British nationals arriving after the transition period who are not beneficiaries of the Withdrawal Agreement are considered third country nationals. They must therefore have a residence permit for one of the categories provided for by the law of 29 August 2008 on the free movement of persons and immigration (as amended), which enables them to do an internship in Luxembourg. This also applies to British nationals enjoying a right of residence under the Withdrawal Agreement in another Member State, as the right of residence as provided for by the Withdrawal Agreement is valid only in the country of residence.

The explanations given in the three previous paragraphs also apply to third country nationals who are family members of British nationals.

Posting of workers

A ‘posted worker’ according to article L.141-1 paragraph (3) of the Labour Code, is any employee normally working abroad and carrying out his work on the territory of the Grand Duchy of Luxembourg, for a preset period for the execution of the service provision for which the contract of service provision was concluded.

Any employee posted to the territory of the Grand Duchy of Luxembourg, regardless of his nationality, must be declared as soon as work begins on Luxembourg territory by his employer whose headquarters are established outside the territory of the Grand Duchy of Luxembourg, according to the Article L.141-1 of the Labour Code.

As part of its inspections, the Inspectorate of Labour and Mines (Inspection du Travail et des Mines - ITM)  checks whether the posted worker has, where applicable, a residence permit in accordance with article L.142-3 point 10 of the Labour Code.

The withdrawal of the United Kingdom from the European Union will have an impact on the right of British companies to post worker in Luxembourg as well as on the residency document that must be available to posted workers.

Contact:

For questions on the right of residence:

Directorate of immigration: Contact

For questions on the posting of workers: 

Ministry of Labour, Employment and the Social and Solidarity Economy, Inspectorate of Labour and Mines : Contact and website

For questions on the notification of a service provision/establishment permit:

Ministry of Economy, Establishment Permits Department : Contact

For questions about the processing and protection of personal data:

National Data Protection Commission: Contact

Useful link:  

You will find further information in Q&A format on guichet.lu

In case the Withdrawal Agreement does not enter into force

Access to the labour market for British nationals residing in Luxembourg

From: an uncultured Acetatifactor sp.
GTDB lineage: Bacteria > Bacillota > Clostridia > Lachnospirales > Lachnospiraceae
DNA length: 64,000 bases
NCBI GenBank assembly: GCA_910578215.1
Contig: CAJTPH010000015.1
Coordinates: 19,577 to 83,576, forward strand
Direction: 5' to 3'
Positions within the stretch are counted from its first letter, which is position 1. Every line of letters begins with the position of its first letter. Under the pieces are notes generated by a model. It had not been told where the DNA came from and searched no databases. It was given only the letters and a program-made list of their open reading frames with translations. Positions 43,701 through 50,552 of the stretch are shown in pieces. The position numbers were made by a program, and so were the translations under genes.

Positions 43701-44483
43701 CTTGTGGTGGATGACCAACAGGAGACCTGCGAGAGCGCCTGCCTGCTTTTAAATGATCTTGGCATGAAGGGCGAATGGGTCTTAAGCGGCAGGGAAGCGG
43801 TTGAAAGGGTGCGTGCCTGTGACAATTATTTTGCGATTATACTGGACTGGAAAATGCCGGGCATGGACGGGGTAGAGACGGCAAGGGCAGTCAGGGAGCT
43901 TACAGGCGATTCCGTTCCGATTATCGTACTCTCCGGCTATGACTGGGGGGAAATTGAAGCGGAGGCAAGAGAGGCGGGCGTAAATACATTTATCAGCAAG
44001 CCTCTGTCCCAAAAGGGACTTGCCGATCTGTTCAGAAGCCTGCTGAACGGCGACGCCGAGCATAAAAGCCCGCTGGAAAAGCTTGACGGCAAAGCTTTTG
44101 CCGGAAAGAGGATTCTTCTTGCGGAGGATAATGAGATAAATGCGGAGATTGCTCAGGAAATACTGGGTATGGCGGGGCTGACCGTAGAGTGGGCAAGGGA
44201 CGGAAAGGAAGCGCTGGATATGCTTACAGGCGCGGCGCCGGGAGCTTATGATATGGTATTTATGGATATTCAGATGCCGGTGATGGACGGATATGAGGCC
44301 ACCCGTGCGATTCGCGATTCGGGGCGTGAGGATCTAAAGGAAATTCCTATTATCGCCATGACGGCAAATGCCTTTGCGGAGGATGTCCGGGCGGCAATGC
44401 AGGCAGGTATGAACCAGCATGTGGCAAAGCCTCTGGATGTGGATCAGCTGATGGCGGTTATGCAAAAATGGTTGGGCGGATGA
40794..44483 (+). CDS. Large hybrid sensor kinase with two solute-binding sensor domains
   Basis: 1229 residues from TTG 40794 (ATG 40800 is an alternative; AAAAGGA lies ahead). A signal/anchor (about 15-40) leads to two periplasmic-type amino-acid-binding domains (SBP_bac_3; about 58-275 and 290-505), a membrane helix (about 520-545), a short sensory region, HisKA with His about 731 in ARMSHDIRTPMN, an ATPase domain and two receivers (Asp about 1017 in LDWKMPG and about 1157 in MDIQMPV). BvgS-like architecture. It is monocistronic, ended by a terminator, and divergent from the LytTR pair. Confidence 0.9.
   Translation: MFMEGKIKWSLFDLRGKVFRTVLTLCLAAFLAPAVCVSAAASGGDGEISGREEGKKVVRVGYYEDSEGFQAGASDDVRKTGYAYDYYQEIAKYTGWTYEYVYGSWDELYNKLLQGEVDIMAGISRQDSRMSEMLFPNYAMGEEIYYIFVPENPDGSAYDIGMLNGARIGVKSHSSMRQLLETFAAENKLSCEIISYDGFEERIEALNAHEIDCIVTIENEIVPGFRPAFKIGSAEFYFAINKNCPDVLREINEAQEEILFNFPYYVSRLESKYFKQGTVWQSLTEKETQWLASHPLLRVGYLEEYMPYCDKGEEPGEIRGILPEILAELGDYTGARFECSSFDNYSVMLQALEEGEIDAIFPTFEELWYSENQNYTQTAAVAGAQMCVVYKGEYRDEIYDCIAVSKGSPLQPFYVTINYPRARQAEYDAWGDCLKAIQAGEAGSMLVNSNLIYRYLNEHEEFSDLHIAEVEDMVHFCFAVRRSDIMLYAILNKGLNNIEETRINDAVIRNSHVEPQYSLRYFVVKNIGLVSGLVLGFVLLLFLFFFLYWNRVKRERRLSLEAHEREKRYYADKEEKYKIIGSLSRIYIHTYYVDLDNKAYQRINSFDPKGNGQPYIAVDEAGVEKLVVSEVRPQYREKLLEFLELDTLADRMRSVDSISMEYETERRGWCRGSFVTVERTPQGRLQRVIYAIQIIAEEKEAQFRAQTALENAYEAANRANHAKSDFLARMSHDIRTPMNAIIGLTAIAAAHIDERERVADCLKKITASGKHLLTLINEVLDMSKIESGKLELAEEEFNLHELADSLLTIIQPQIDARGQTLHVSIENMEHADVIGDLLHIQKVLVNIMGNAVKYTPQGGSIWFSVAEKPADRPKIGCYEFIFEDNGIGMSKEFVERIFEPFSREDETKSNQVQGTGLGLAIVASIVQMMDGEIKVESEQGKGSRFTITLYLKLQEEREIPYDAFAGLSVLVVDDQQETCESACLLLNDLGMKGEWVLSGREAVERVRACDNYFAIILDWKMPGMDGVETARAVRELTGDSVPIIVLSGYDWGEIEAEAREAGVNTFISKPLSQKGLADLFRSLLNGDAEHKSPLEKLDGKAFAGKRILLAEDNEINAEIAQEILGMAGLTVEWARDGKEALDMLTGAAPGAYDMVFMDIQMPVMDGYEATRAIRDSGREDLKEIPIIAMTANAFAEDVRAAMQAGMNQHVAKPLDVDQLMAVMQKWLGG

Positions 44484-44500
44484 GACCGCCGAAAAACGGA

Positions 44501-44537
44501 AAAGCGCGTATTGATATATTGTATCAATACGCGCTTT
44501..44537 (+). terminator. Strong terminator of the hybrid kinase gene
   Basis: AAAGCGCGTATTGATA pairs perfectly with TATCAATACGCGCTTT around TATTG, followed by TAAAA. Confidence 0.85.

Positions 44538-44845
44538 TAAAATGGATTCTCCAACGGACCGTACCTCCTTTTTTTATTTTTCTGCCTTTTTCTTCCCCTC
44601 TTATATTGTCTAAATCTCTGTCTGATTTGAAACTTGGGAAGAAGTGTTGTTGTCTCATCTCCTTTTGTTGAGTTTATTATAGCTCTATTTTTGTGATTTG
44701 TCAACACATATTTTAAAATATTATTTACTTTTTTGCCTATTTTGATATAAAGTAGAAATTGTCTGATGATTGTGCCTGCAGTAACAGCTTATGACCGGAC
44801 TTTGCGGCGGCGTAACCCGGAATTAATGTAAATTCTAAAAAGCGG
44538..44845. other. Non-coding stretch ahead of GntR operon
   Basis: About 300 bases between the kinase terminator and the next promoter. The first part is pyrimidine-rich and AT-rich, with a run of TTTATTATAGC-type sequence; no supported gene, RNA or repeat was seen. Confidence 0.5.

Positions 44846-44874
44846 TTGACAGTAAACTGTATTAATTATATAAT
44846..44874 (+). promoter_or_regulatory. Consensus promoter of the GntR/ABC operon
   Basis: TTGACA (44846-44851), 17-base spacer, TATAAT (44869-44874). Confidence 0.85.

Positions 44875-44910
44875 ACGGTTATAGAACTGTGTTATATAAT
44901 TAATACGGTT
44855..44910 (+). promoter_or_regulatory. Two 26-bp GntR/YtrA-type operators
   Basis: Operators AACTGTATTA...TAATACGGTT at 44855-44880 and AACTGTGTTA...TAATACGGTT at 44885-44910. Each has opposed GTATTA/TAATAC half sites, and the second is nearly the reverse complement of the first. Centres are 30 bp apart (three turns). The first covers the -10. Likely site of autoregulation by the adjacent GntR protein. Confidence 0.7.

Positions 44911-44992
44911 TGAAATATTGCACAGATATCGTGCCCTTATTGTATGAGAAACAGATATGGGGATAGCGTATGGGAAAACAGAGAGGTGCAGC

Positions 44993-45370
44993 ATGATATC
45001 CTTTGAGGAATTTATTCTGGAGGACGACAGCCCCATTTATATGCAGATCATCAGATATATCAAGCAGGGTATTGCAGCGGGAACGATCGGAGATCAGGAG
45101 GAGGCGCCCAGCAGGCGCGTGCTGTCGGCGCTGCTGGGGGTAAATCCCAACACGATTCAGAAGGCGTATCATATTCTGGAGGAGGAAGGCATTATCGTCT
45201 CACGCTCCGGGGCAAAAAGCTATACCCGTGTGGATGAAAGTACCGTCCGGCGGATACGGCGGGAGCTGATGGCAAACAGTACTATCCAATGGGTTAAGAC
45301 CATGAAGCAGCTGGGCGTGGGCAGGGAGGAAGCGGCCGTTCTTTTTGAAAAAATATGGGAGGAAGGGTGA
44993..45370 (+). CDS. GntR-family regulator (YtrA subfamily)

In the absence of a Withdrawal Agreement, British nationals no longer benefit from the rights as Union citizens after the United Kingdom’s withdrawal, but are considered third country nationals. They are therefore subject to the rules on the entry and residence of third country nationals and the rights associated with the right of residence will no longer be those of a Union citizen, but those of a third country national, including with regard to access to the labour market. British nationals must therefore have a residence permit for one of the categories provided for by the law of 29 August 2008 on the free movement of persons and immigration (as amended), which allows them to exercise a salaried activity.

However, in order to ensure the continuity of the regular residence of British nationals and their family members resident in Luxembourg at the time of the United Kingdom’s withdrawal, the Luxembourg Government has decided specific measures in favor of these persons. Thus, the persons concerned are allowed to remain in Luxembourg after the withdrawal under cover of the residence document issued on the basis of Directive 2004/38/EC of the European Parliament and of the Council of 29 April 2004 on the right of citizens of the Union and their family members to move and reside freely within the territory of the Member States until one year after the United Kingdom’s withdrawal. After that date, the current documents will no longer be considered valid and all British nationals must have a residence permit based on the relevant provisions of the law of 29 August 2008 on the free movement of persons and immigration (as amended). The persons concerned must apply for a residence permit at the latest three months before the end of the one-year period, i.e. nine months after the withdrawal date. Moreover, the Luxembourg Government has decided to apply procedural facilitations when processing applications for residence permits of British nationals and their family members.

British nationals residing in Luxembourg and exercising a salaried activity in Luxembourg at the time of Brexit, may therefore continue to work after the United Kingdom’s withdrawal under the cover of their current residence document. However, they must apply for a residence permit for one of the categories that allows them to pursue a salaried activity. This also applies to family members of British nationals who are third country nationals. The persons concerned are authorized to continue their salaried activity pending the issue of their residence permit.